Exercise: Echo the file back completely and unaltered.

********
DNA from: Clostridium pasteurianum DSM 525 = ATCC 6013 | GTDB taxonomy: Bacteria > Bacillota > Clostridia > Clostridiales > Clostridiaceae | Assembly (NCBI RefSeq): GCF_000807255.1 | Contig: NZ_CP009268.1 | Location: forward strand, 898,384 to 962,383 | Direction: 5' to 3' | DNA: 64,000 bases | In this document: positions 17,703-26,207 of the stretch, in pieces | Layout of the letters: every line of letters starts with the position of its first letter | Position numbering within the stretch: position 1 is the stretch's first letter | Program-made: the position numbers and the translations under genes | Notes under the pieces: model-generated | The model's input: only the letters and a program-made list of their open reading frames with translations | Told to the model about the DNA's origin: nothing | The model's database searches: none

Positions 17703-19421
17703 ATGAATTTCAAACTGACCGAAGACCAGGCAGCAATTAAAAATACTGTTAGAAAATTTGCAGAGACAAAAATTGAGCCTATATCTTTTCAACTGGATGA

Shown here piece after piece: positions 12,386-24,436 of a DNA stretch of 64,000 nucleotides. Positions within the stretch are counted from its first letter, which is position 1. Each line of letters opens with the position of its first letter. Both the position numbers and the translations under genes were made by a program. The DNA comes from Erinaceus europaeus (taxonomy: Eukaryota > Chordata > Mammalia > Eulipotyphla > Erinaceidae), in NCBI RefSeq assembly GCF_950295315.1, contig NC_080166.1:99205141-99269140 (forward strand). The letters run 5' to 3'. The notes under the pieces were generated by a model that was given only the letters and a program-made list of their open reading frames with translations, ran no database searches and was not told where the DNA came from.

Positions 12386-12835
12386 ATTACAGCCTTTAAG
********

DNA from: Clostridium pasteurianum DSM 525 = ATCC 6013 | GTDB taxonomy: Bacteria > Bacillota > Clostridia > Clostridiales > Clostridiaceae | Assembly (NCBI RefSeq): GCF_000807255.1 | Contig: NZ_CP009268.1 | Location: forward strand, 898,384 to 962,383 | Direction: 5' to 3' | DNA: 64,000 bases | In this document: positions 17,703-26,207 of the stretch, in pieces | Layout of the letters: every line of letters starts with the position of its first letter | Position numbering within the stretch: position 1 is the stretch's first letter | Program-made: the position numbers and the translations under genes | Notes under the pieces: model-generated | The model's input: only the letters and a program-made list of their open reading frames with translations | Told to the model about the DNA's origin: nothing | The model's database searches: none

Positions 17703-19421
17703 ATGAATTTCAAACTGACCGAAGACCAGGCAGCAATTAAAAATACTGTTAGAAAATTTGCAGAGACAAAAATTGAGCCTATATCTTTTCAACTGGATGA

Shown here piece after piece: positions 12,386-24,436 of a DNA stretch of 64,000 nucleotides. Positions within the stretch are counted from its first letter, which is position 1. Each line of letters opens with the position of its first letter. Both the position numbers and the translations under genes were made by a program. The DNA comes from Erinaceus europaeus (taxonomy: Eukaryota > Chordata > Mammalia > Eulipotyphla > Erinaceidae), in NCBI RefSeq assembly GCF_950295315.1, contig NC_080166.1:99205141-99269140 (forward strand). The letters run 5' to 3'. The notes under the pieces were generated by a model that was given only the letters and a program-made list of their open reading frames with translations, ran no database searches and was not told where the DNA came from.

Positions 12386-12835
12386 ATTACAGCCTTTAAG